The indications for surgical management of chronic rhinosinusitis (CRS) in patients with cystic fibrosis (CF) are poorly defined. In this study we compare outcomes of medical versus surgical treatment and examine trends associated with the transition from medical to surgical therapy in CF patients.One hundred thirty-six patients with CF referred to a tertiary rhinology practice were retrospectively divided into 3 cohorts: Medical, Upfront Surgery, or Crossover, if they converted from medical to surgical management. The 22-item Sino-Nasal Outcome Test (SNOT-22) and pulmonary function test (PFT) data were assessed up to 48 months.Compared to patients initially managed medically (n = 90), those who pursued upfront surgery (n = 46) had a greater incidence of nasal polyposis (p = 0.0011), prior sinus surgery (p = 0.0025), lower percent-predicted forced expiratory volume in 1 second (%FEV1 ) (p = 0.0063), and higher Lund-Mackay (p = 0.0025) and SNOT-22 (p = 0.0229) scores. Within the medical group, 35.5% converted to surgery after a mean of 14.3 months. Crossover (n = 32) was associated with a 6.1-point increase in SNOT-22 and a 4.5% deterioration in %FEV1 . Despite worsened symptom severity, the Crossover cohort ultimately achieved similar postoperative SNOT-22 scores (p = 0.831) and %FEV1 (p = 0.114) as those who underwent upfront surgery. Although the Medical cohort had the lowest baseline SNOT-22 scores (p < 0.001), surgery at any time normalized scores to the same baseline level (p = 0.652). Neither medical therapy nor surgery improved PFTs.Surgery effectively reduces CRS-related symptoms in CF patients but may not improve pulmonary function. In patients who first pursue medical therapy, symptomatic decline may prompt eventual conversion to surgery. Patients who delay surgery may achieve similar outcomes as those who pursue surgery upfront.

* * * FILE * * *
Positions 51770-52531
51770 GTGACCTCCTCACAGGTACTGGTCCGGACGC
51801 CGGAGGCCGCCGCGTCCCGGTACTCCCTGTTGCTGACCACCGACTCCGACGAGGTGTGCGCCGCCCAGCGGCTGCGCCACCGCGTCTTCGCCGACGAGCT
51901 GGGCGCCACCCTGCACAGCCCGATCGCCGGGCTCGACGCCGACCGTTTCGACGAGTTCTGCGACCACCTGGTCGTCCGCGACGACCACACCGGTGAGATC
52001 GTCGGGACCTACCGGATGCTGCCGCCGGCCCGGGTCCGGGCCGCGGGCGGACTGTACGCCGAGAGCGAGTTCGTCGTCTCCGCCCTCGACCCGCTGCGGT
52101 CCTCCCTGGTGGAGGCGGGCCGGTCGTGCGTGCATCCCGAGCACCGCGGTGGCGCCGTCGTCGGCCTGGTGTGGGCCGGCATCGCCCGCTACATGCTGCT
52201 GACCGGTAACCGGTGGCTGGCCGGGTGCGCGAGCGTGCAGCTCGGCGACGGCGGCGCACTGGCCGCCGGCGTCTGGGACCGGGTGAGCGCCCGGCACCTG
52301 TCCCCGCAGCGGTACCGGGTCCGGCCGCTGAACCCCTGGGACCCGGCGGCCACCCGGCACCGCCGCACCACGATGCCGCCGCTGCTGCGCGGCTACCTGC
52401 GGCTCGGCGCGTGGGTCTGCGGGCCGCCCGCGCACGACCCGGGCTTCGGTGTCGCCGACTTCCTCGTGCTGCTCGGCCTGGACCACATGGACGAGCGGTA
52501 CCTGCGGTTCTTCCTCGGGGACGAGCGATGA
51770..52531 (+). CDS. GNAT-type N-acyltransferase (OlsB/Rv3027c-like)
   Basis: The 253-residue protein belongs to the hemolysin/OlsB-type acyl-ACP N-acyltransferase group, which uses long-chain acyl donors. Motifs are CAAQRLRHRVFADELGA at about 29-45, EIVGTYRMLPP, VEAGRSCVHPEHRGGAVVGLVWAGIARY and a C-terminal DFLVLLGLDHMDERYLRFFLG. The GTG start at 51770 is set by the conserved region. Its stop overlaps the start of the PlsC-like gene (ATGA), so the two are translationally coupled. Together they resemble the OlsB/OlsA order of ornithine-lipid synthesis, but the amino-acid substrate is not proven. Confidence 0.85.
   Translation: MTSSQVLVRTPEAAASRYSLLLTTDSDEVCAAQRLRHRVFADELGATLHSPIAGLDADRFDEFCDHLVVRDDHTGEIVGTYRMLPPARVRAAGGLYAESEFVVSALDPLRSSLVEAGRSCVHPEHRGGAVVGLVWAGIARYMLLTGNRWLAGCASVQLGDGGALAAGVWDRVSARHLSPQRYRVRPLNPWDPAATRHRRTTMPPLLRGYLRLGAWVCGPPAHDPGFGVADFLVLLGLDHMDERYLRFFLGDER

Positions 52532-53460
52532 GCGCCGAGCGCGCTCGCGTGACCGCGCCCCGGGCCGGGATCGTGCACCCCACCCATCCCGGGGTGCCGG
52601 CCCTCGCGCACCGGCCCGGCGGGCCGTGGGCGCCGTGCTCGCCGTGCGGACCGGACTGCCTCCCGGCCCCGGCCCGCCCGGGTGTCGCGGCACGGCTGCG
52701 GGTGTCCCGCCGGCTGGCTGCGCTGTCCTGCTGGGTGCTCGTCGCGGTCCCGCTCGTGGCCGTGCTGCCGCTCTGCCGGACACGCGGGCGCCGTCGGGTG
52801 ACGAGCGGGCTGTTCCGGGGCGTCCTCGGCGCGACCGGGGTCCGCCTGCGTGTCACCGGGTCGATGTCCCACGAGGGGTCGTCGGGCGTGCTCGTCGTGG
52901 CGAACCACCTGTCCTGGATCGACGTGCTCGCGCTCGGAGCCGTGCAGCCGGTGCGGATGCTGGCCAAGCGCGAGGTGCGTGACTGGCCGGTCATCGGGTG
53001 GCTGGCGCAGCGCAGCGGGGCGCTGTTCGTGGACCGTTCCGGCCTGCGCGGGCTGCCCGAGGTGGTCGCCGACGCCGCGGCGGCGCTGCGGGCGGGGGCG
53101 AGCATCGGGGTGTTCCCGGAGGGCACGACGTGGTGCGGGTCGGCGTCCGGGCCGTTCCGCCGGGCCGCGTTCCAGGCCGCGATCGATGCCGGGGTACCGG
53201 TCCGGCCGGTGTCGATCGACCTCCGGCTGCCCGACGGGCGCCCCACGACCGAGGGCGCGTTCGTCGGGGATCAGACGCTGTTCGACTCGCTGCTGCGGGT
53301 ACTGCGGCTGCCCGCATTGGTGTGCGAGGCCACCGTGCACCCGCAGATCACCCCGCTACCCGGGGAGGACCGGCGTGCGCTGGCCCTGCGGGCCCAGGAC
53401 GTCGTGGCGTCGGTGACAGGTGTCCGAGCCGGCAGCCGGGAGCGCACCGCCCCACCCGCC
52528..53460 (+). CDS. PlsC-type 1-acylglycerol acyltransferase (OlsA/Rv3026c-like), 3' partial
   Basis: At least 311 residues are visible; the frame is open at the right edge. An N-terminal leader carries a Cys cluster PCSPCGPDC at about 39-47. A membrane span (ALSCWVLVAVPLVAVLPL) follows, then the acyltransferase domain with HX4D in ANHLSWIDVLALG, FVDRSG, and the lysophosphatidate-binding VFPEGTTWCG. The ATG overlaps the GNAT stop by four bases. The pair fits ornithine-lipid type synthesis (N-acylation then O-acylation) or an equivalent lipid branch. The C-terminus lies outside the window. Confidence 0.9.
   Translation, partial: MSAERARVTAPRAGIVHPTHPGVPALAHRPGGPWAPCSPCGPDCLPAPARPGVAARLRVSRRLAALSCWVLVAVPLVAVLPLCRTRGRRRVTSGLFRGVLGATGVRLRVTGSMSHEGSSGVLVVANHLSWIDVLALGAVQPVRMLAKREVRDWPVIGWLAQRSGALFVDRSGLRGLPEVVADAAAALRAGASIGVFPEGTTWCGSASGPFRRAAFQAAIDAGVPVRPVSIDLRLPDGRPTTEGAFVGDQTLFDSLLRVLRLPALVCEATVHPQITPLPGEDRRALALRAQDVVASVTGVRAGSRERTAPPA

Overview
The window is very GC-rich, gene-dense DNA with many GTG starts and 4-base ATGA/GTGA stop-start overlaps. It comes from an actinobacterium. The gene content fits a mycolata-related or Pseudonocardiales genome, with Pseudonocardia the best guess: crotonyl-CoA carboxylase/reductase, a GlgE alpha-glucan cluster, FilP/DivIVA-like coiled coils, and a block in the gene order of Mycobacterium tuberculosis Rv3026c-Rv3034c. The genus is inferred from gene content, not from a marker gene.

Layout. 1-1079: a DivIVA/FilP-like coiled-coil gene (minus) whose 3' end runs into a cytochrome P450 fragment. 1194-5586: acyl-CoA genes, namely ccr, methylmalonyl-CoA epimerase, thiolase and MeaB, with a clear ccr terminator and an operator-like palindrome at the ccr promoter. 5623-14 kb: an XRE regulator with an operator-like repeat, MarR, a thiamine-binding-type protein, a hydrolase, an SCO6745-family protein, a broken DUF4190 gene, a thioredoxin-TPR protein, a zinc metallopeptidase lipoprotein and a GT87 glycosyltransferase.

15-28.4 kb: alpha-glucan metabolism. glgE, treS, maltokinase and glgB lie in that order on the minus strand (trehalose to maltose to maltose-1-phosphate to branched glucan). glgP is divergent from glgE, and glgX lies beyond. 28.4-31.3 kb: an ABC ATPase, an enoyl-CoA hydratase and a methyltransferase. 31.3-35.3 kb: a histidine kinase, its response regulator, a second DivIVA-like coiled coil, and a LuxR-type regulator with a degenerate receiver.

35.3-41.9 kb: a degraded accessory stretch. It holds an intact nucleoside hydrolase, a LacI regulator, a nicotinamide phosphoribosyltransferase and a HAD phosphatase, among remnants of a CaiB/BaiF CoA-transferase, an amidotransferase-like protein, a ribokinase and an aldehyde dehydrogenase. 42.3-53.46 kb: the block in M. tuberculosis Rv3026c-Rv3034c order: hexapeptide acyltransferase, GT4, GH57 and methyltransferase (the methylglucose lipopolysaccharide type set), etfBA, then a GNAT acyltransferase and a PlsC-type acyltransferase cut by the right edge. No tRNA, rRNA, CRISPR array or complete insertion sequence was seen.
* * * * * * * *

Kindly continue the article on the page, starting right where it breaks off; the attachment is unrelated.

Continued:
View details for DOI 10.1002/alr.21912
View details for PubMedID 28218486